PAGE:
One could hardly imagine a greater discrepancy between the typical response to “fallen” Christian leaders and what we saw in that Charleston courthouse just over three years ago. The world stood slack-jawed as members of the Emanuel AME church lined up to speak forgiveness to the white man who murdered nine of their fellow black church members in cold blood. And not just lip service forgiveness either: people were speaking both law and gospel to the killer. As Nadine Collier, daughter of Ethel Lance who was gunned down, said, “You hurt me, you have hurt a lot of people. But I forgive you.” You'll notice that these ladies didn’t wait for a display of repentance or sorrow to issue their statement. Grace came first. As our friend David Zahl has said, “Unconditional love doesn't wait for the correct response; it produces it.”
This unconditional love is purposefully blind. It’s blind to whether its recipient stood in the pulpit or sat in the pew. It’s blind to whether the sin hurt many or only a few. It’s blind to the fake hierarchy of big sins and little sins that is the working assumption in many religious circles. Unconditional love is blind to everything but the ones who stand there—or lie there—broken, shamed, guilty, and dying to hear even a single voice that says, “I love you. I forgive you. I see you as one for whom Christ died.”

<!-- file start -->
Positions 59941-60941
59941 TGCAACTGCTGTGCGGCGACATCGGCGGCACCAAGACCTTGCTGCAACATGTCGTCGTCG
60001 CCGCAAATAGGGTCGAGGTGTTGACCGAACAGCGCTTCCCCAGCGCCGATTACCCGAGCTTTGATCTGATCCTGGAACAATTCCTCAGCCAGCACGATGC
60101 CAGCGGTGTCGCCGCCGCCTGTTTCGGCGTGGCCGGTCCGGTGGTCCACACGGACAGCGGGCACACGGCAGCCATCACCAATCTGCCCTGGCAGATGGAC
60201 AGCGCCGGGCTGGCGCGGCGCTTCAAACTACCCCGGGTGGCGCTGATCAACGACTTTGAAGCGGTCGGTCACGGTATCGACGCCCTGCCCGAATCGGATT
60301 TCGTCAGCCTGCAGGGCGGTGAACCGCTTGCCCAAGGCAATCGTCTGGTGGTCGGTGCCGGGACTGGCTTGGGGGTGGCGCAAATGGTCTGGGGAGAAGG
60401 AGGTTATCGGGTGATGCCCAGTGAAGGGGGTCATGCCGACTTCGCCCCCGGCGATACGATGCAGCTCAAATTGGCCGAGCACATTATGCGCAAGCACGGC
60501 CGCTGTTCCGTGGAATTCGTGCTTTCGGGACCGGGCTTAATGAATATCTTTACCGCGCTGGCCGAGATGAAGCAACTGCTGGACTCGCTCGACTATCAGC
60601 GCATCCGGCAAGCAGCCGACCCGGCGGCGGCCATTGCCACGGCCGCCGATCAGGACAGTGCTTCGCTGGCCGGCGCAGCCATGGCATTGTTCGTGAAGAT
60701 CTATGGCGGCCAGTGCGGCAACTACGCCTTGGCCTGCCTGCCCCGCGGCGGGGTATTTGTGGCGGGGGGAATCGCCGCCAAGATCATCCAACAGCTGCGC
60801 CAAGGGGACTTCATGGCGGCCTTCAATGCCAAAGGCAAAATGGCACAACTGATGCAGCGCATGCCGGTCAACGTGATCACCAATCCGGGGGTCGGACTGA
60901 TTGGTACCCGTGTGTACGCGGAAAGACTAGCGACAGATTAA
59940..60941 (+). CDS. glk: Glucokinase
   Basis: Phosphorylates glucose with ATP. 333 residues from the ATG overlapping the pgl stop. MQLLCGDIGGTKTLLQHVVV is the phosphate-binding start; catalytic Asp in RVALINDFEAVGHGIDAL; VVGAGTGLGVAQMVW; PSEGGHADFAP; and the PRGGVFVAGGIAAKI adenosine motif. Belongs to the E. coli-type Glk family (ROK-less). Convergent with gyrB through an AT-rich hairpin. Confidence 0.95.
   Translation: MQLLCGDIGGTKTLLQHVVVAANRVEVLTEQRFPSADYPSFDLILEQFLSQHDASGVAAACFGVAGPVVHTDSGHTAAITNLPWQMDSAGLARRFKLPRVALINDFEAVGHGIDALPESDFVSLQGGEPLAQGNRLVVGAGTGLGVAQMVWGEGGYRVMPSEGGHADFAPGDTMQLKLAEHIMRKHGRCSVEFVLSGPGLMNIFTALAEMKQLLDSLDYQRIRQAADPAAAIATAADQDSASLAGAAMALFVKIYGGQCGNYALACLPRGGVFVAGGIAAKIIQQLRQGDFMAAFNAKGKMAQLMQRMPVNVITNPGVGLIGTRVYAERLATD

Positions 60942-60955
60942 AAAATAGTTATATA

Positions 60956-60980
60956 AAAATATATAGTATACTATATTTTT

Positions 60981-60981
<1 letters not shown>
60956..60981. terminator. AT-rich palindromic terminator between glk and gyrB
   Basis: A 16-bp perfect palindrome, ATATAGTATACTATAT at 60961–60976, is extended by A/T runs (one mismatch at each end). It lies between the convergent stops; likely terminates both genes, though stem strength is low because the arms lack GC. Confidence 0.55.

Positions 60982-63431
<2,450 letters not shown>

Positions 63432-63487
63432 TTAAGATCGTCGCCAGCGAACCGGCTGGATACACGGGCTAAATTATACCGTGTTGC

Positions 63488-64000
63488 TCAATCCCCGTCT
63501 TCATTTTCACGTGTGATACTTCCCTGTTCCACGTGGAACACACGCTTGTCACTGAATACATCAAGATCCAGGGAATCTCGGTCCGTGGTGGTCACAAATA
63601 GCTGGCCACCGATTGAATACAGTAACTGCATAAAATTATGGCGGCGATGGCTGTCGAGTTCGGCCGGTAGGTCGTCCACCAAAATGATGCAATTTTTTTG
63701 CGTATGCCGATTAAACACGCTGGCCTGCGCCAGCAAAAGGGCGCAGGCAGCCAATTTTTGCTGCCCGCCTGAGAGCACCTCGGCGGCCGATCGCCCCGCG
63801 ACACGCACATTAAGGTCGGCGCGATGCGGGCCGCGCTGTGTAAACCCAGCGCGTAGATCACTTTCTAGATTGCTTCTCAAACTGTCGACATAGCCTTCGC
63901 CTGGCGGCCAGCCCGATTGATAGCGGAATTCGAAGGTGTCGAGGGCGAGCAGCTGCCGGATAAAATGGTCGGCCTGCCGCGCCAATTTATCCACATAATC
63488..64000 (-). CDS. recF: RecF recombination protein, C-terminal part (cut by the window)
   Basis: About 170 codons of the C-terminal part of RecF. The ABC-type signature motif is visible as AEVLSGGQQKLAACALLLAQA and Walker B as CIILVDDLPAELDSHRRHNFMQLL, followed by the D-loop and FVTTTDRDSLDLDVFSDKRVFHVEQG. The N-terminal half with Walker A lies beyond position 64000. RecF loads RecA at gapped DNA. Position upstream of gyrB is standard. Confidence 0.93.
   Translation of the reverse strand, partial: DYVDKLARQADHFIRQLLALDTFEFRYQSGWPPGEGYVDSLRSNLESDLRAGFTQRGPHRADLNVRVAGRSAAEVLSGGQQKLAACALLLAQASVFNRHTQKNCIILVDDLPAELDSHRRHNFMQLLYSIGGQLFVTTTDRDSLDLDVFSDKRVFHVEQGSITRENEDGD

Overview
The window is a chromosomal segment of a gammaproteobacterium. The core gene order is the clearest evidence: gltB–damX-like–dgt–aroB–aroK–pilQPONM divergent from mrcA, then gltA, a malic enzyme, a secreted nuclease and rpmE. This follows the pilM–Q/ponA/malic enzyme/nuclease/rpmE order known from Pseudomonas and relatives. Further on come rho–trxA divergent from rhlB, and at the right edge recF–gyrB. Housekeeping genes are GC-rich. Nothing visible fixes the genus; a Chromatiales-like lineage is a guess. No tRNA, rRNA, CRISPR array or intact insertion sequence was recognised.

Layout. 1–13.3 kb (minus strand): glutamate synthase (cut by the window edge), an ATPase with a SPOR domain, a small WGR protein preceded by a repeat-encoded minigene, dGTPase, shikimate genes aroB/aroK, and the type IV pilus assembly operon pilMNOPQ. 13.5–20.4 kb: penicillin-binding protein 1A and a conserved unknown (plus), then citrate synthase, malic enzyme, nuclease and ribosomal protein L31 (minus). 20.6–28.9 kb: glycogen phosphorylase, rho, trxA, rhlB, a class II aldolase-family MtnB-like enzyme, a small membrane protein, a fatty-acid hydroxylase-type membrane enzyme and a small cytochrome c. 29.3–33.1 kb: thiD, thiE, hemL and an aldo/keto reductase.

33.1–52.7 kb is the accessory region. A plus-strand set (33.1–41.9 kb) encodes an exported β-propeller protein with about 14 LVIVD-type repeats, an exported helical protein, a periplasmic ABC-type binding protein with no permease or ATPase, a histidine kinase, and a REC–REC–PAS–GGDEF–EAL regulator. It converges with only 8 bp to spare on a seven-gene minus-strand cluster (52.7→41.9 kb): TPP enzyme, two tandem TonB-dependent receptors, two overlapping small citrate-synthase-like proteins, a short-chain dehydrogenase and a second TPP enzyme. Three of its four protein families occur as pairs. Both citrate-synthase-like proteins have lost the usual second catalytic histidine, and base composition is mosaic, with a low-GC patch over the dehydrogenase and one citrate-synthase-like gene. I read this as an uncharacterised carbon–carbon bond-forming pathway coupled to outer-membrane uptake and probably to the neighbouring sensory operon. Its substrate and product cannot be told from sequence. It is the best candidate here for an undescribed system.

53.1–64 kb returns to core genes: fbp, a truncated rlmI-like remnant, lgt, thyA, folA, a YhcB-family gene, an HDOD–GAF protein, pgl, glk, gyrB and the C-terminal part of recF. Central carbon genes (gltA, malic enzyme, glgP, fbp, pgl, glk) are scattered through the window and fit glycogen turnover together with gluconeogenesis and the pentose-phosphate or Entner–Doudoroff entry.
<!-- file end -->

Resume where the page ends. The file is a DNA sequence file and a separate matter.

That love is like the voice of God at the beginning of Genesis: it creates. For the ones who reside in the darkness of guilt, it says, “Let there be the light of hope for them.” For those who are dying to taste even a drop of mercy, it says, “Let the waters of absolution flow into that parched heart.” Unconditional love comes to that person whose life has been uncreated, and speaks creative words of life once more. And God sees that it is good. He sees that it is very good.
Solidarity with the “Unclean”
The greatest gift the church can give to former ministers is to treat them, not as those who once preached in front of a congregation, but as those who stand with them now at the foot of the cross. The preachers become those preached to—by the very ones to whom they ministered. Sheep become shepherds to the former shepherd. This is admittedly a challenge, but a challenge that rests at the heart of the Gospel itself. For the Gospel knows no gradations of sin, no categories of clergy and lay, no scales of fat and skinny wrongs. All the Gospel knows is Jesus crucified and risen for everyone. As in the parable that Jesus told, everyone gets paid the same, whether they worked in the vineyard all day long or only an hour, whether they harvested two grapes or two thousand, whether they led a work crew or took a smoke break every half hour. The owner of the vineyard, out of his mercy, writes everyone the same paycheck, signed with the blood of Jesus. It’s the paycheck of unearned, undeserved love for all in the vineyard, no matter who they are or what they’ve done. In that way, grace is karma’s worst nightmare: we get the very opposite of what we deserve.